Before starting the show, both soaked the atmosphere in Germany. “When Bruce went to Germany, he actually saw one of these Beatlemania-like shows on The Comedian Harmonists,” Manilow noted. “I was on tour in Germany and stopped at a Tower Records store where I was shocked to see The Comedian Harmonists catalog on a whole wall. I didn’t really know this world of music, but in this Tower Records they had what they call ‘the schlager parade’ – every year’s hit parade, starting in the 20s and going all the way to the 40s. The 1931 schlager parade and the 1932 schlager parade – I bought each CD, two shopping bags of CDs, and took them home. I studied what they played and how they wrote. That’s how I started, with music. I immersed myself in German music for a year before I started writing anything.
Every incarnation of Harmony had another director. Currently, Warren Carlyle, a Tony-winning choreographer and an old friend, is in charge. “Twenty-eight years ago he was a backup singer on our other show, Copacabana, at the Prince of Wales Theater in London,” Sussman said. “There was a big bolero number that ended the first act, and Warren was the main bolero dancer. We knew his career was going to take off. He met Susan Stroman, became her assistant, then left alone and came to America. I would run into him all the time in the Broadway area and say, ‘Warren, we have to find something to work on together.’ And here it is. We finally did. The nice thing about working with Warren is that there’s no getting to know you. We had known each other for so long that we already knew who we were, how we agreed and disagreed, so we hit it off.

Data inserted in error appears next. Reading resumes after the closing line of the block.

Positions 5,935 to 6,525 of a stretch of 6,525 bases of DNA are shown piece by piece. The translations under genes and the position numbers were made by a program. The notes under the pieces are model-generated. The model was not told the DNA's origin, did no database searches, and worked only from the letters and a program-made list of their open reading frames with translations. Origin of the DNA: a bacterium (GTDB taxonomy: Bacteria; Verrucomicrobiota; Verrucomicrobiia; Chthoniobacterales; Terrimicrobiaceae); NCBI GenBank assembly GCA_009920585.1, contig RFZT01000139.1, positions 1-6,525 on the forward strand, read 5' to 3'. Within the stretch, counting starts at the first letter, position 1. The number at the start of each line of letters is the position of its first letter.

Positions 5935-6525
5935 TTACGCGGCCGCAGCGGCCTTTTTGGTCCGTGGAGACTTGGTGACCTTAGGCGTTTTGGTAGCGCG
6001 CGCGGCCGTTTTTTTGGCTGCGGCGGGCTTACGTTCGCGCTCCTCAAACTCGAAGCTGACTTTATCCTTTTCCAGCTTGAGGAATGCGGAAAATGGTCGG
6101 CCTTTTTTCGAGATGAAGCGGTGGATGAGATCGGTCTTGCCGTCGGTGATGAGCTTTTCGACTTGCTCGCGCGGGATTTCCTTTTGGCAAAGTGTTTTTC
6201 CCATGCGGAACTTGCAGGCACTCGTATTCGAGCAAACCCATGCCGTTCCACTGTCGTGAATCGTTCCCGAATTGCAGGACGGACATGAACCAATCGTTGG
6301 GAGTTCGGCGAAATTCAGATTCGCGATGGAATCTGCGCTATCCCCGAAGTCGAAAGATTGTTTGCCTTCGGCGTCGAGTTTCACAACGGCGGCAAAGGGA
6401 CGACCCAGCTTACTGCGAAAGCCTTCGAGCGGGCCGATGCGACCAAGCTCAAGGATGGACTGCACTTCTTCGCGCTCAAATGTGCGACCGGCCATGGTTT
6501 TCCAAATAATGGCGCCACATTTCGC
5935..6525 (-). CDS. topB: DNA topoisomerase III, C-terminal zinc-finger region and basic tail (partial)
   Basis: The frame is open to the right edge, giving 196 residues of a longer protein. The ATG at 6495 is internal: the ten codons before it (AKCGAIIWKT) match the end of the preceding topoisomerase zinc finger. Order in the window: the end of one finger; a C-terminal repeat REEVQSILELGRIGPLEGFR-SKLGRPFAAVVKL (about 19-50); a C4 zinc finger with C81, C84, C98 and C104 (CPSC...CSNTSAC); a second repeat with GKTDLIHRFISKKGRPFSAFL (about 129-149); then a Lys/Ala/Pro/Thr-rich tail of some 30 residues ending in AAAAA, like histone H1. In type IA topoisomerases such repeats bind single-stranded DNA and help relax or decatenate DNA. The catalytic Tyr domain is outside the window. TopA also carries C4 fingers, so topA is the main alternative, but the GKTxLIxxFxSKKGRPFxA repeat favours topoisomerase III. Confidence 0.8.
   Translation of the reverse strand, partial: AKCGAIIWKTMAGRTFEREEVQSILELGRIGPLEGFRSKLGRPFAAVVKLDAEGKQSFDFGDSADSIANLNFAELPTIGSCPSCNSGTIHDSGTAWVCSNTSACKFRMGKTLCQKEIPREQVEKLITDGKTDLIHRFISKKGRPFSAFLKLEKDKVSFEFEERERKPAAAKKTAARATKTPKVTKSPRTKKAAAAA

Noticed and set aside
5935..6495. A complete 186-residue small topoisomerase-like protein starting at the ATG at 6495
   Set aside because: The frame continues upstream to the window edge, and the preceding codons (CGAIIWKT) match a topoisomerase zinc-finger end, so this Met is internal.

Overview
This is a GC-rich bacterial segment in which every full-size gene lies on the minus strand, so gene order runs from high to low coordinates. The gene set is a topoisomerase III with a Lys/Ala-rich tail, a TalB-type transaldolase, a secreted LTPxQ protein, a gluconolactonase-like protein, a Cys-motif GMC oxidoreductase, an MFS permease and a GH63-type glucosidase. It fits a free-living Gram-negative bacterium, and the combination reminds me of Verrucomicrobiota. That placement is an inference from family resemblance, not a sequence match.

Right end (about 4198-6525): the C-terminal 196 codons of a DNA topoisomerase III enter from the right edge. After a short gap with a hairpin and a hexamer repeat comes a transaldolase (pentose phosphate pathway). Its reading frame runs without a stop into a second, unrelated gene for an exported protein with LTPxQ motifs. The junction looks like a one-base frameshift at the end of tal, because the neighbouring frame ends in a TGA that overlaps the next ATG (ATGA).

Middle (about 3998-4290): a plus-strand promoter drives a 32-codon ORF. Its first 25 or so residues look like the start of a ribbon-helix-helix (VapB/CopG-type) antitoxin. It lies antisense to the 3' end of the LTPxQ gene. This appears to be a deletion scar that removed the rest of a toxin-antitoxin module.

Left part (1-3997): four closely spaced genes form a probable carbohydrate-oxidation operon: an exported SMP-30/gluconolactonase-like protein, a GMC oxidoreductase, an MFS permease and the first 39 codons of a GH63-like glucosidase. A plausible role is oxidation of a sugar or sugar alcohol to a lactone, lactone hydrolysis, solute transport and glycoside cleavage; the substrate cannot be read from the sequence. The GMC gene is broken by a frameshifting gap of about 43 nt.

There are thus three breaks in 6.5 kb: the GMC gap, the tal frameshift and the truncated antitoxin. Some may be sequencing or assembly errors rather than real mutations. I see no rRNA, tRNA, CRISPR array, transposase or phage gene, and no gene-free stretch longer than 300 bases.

“During the pandemic, Barry, Warren and I met every Tuesday and Friday. Because it looked like we were going to be out of work for a while, we decided to see what else we could come up with, try something new, bold and different, so we committed to doing a new draft. The big change was putting in Cantor Roman Cykowski and having him play different characters as well.
Because the Grammy committee knew that Manilow was doing a musical on The Comedian Harmonists, he was asked to present an award to Cykowski. Manilow agreed, then asked, “’Where does he live? Israel? New York?’ They said, ‘He lives in Palm Springs.’ Turns out he lived two blocks from me. I walked the dogs outside his house all those years while I was writing songs for his character, and I didn’t know he was there. It was too much!”
One thing the three collaborators agree on: Harmony is well placed in the Museum of Jewish Heritage, a temple of remembrance – and The Comedian Harmonists are men to be remembered.
Correction: An earlier version of the article stated that the day Barry Manilow and Bruce Sussman met was May 1, 1972. It was May 31, 1972.